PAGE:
The lack of communication throughout the whole journey home will eventually lead to mistrust and betrayal of Odysseus by his crew. Following Scylla and Charybdis they reach the island of the god of the sun, and because of the crew’s spite for Odysseus they don’t follow his directions not to harm the cattle of the Sun. Just in the events of the journey back to Ithaca alone the reader can see how Odysseus’ inability to be a strong leader leads to the dismantling of a good relationship between him and his crew, which leads to a much more difficult trip. Odysseus’ inability to be a great leader for the group leads to a lot of conflict among the crew members. Some point
(Golding pg. 62.) This shows that Ralph the leader does not value Piggy 's idea by mocking him by using unrealistic examples of what they could do on the island. The group as whole continues to dismiss Piggy and makes other choices in spite of his ideas. Because they do not respect them.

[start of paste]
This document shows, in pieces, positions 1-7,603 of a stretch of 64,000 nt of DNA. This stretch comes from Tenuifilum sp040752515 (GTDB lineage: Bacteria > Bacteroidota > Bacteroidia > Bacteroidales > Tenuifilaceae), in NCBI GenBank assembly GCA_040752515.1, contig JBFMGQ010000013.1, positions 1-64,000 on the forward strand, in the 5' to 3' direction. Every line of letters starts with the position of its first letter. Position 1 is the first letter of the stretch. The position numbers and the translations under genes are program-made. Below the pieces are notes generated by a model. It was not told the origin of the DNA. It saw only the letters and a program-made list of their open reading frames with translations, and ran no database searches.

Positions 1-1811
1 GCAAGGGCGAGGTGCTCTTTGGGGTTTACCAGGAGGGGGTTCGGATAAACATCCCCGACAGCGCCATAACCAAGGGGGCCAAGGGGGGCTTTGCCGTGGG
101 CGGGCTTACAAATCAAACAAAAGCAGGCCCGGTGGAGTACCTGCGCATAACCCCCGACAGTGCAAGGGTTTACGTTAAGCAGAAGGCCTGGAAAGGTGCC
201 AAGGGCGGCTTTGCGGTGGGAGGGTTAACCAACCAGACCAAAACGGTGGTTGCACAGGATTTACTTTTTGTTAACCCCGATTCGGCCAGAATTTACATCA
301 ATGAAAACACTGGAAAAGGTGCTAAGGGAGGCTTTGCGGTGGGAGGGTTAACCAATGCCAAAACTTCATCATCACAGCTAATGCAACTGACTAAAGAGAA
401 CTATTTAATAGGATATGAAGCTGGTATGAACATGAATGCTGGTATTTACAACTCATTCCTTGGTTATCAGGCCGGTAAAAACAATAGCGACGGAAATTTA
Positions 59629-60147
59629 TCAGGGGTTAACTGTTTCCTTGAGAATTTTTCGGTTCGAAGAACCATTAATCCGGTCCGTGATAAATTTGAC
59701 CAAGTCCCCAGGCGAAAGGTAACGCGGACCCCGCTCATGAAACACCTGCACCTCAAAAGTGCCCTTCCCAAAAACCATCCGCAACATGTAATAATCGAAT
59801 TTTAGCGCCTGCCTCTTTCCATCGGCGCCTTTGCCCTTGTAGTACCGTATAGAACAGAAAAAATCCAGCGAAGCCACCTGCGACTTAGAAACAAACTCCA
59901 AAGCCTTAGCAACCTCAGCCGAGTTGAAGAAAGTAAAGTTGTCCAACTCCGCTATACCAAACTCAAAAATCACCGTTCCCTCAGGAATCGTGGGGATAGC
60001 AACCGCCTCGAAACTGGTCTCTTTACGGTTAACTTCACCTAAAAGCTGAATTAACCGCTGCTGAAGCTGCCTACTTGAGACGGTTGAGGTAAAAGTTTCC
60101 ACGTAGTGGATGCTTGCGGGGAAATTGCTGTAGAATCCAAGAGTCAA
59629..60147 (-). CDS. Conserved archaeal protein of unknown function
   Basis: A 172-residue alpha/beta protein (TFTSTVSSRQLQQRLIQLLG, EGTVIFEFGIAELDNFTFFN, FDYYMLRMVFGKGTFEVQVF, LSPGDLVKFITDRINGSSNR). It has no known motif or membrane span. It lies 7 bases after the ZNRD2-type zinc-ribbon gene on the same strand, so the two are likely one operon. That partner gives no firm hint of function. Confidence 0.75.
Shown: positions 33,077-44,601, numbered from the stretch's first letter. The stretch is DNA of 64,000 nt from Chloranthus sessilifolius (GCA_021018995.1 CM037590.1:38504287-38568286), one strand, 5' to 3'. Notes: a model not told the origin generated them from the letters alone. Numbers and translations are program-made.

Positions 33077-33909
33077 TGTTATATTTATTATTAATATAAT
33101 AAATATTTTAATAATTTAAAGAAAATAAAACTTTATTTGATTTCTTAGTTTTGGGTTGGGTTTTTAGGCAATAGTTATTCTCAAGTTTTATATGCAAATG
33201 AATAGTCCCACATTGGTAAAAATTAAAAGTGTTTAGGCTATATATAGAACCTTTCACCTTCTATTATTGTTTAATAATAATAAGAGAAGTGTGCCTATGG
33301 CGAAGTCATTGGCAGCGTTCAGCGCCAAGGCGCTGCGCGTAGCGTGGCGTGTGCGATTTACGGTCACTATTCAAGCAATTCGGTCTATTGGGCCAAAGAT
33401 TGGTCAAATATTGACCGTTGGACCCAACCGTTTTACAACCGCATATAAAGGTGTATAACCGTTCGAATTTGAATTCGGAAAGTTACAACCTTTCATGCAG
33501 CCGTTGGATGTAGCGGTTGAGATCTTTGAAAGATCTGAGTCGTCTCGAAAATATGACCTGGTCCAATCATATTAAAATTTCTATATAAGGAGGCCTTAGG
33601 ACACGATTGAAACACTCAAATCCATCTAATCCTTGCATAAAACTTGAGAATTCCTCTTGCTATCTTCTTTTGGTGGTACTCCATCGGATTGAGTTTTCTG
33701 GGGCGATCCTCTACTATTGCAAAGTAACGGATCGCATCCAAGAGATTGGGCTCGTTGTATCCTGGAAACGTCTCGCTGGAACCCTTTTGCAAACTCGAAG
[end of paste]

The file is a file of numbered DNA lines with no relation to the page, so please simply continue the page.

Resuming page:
Kreon does not believe Polyneices deserves a proper burial for Polyneices was not noble in Kreons eyes. Polyneices was fighting against Thebes and causing terror. He does not want to give him a proper burial, as shown in the quote “...Polynecius, who died as pitiably - Kreon has proclaimed that his body will stay unburied, no mourners, no tomb, no tears, a tasty meal for the vultures” (Sophocles 22). Antigone is distraught at the thought of her brother being left to be “a tasty meal for the vultures” and soon vows to bury him regardless of the law. Antigone exhibits Fairness by wanting all other aspects to be thrown aside and give her brother a fair right to a proper